When Prince William officials decided to place an $86.7 million bond proposal for local roads on this fall's ballot next to the highly publicized Northern Virginia sales tax plan, they knew it would be a challenge to get people to notice.
But they didn't know that the weeks leading up to the election would be dominated by a sniper terrorizing the area, further diverting attention away from the bond. Now, with just a little more than a week before Election Day, county officials say those two factors are making it very difficult to reach voters. "It's amazing how many people don't know about it," said County Executive Craig S. Gerhart. "I think it's fair to say that the sniper has distracted folks' attention from this sort of thing."
To wit: One person showed up for a community meeting Thursday night about the local bond package. "We had a PowerPoint presentation, maps, ballots and the whole nine yards," said county spokeswoman Liz Bahrns, who is spearheading Prince William's efforts. "We stayed set up until 7:25, and one woman came in."
On a hopeful note, Bahrns added, "We convinced her family to vote for it."
The road bond would pay for:
- Extending Sudley Manor Drive ($23.9 million).
- Widening Route 15 ($16.7 million).
- Improving Route 1 ($12 million).
- Widening Minnieville Road between Cardinal Drive and Spriggs Road ($9.5 million) and between Caton Hill and Old Bridge roads ($17 million).
- Extending Benita Fitzgerald Drive ($1.9 million).
- Improving the Prince William Parkway at Minnieville and Old Bridge roads ($5.7 million).
Unlike the regional proposal, the county bond plan does not require a tax increase. But debt payments would cost the county $2.3 million in fiscal 2005-roughly equal to 1 cent of the real estate tax rate. The annual cost also would escalate, to $4.7 million in fiscal 2006, $7 million in 2007 and more than $10 million in 2008.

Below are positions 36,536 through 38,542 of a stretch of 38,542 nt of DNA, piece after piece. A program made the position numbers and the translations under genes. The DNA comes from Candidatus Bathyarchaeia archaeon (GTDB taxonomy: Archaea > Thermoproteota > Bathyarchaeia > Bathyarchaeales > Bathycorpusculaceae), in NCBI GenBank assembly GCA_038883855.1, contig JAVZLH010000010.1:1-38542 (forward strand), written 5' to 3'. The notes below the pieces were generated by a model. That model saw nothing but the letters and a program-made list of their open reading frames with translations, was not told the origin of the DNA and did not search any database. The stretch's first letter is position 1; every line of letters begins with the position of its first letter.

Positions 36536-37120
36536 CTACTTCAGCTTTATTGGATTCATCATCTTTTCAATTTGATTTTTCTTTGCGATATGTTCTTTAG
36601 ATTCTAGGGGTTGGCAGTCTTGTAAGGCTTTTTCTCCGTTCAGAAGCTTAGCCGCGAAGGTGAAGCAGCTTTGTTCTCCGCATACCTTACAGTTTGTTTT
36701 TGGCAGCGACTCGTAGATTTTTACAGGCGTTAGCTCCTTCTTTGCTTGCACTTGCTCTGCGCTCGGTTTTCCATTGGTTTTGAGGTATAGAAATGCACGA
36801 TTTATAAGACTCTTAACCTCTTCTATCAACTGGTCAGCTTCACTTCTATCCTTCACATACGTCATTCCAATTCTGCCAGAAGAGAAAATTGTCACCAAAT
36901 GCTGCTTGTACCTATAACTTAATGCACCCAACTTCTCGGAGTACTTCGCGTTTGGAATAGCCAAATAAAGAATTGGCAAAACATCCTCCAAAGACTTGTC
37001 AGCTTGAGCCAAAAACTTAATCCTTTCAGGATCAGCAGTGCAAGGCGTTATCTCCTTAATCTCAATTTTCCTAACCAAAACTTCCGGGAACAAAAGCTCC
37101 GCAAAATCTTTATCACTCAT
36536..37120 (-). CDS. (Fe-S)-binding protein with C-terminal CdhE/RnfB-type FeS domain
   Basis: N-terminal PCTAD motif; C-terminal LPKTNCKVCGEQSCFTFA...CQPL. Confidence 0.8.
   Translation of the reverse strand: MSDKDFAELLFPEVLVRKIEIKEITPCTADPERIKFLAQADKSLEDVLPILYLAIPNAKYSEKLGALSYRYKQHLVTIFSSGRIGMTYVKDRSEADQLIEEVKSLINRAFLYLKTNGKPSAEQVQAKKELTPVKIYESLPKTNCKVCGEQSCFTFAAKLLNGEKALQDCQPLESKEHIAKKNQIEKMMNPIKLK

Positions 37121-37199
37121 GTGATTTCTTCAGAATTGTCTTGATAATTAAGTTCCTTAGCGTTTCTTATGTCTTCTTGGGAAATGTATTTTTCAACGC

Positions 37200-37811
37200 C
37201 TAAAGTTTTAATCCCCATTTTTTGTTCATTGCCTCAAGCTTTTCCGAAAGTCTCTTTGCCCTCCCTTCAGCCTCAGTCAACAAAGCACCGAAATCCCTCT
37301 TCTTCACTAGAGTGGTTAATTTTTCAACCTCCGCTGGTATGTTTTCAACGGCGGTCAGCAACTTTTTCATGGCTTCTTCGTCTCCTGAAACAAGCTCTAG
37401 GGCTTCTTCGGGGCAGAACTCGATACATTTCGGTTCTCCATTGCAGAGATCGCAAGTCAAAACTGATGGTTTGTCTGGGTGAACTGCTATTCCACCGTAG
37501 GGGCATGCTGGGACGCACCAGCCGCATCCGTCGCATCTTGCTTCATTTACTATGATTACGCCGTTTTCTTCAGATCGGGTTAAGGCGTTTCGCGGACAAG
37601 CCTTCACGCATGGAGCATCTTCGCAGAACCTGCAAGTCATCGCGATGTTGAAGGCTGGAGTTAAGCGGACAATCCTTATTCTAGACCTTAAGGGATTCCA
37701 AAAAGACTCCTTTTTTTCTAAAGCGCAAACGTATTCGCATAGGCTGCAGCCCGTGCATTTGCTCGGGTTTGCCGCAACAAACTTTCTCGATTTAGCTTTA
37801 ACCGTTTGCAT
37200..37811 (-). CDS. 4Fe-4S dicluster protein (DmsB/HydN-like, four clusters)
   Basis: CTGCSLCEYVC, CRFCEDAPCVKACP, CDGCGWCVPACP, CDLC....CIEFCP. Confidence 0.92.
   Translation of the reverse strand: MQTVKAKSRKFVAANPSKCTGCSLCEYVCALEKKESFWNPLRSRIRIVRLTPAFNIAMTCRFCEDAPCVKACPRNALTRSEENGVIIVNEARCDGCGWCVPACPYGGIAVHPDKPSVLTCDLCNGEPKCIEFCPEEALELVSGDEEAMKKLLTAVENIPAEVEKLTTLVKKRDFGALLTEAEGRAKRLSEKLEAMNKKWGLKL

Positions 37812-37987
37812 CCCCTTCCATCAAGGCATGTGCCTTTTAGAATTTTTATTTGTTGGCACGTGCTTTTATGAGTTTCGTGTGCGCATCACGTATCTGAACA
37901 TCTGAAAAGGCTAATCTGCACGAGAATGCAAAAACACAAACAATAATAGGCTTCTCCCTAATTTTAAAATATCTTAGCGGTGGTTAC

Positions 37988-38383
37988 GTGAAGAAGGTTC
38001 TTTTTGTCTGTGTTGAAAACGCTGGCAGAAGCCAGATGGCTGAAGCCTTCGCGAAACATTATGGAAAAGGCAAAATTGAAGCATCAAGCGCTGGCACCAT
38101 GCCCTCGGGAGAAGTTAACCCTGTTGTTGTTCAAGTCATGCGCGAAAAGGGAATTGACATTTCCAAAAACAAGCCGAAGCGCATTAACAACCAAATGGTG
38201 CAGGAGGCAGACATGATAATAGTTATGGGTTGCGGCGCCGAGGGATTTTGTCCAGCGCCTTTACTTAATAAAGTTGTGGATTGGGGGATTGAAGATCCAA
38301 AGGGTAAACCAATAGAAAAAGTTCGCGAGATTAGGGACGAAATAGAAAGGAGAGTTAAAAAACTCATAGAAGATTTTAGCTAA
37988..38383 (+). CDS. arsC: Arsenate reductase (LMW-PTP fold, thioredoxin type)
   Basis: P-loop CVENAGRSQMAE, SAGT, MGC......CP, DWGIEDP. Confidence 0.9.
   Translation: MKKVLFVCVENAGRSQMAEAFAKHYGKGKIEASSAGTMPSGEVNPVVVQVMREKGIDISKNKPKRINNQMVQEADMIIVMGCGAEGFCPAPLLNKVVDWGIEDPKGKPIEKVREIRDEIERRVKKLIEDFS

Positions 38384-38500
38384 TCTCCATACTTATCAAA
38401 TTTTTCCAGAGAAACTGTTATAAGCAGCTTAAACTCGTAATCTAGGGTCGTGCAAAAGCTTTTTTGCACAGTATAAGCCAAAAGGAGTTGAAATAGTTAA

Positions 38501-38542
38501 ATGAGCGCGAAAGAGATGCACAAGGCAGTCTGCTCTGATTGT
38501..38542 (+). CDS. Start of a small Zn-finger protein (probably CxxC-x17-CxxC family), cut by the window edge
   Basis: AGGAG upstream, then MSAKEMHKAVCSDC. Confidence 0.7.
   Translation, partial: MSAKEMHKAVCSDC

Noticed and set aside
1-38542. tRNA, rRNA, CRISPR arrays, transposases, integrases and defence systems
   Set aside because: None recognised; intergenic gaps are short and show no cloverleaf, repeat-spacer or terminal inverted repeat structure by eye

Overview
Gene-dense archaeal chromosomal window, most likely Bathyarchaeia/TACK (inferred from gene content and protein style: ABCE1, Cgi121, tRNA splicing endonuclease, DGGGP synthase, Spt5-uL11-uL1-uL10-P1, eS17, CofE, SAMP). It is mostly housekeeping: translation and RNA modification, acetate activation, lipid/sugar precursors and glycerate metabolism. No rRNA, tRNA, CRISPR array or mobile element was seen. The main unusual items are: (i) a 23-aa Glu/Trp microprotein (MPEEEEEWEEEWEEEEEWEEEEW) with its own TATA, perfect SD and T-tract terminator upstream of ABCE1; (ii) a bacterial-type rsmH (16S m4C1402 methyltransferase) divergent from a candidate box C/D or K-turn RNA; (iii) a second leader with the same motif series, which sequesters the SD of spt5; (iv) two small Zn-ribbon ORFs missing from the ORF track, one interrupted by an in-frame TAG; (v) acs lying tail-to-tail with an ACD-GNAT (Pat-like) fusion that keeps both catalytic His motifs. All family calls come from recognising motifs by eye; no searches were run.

The county bond made its way onto the ballot after months of debate among officials. Many feared that the public would ignore it or be confused by it because of the regional sales tax proposal and argued that it should be delayed a year. Others proposed waiting a year in case the regional plan failed so they could include roads, such as Route 28, that depend on the sales tax increase for funding.
County leaders ultimately reasoned that traffic is so bad that roads need to be addressed immediately and that Prince William's solid road-building record would ensure the bond plan's passage.
Recently, those initial fears about voter confusion resurfaced, and leaders are worried they are running out of time to inform voters. "I think we are finding initially that folks may not be aware of the county referendum, and they may not in their own minds be able to differentiate" between it and the regional proposal, Gerhart said.
Despite the discouraging turnout at Thursday's community meeting and the lack of news about the bond package, county officials said they remain hopeful the measure will pass. Another community meeting is planned for 7 p.m. Tuesday at the Ferlazzo Administration Building auditorium in Woodbridge. "It's fine if people don't come out," Bahrns said, "as long as they go and vote."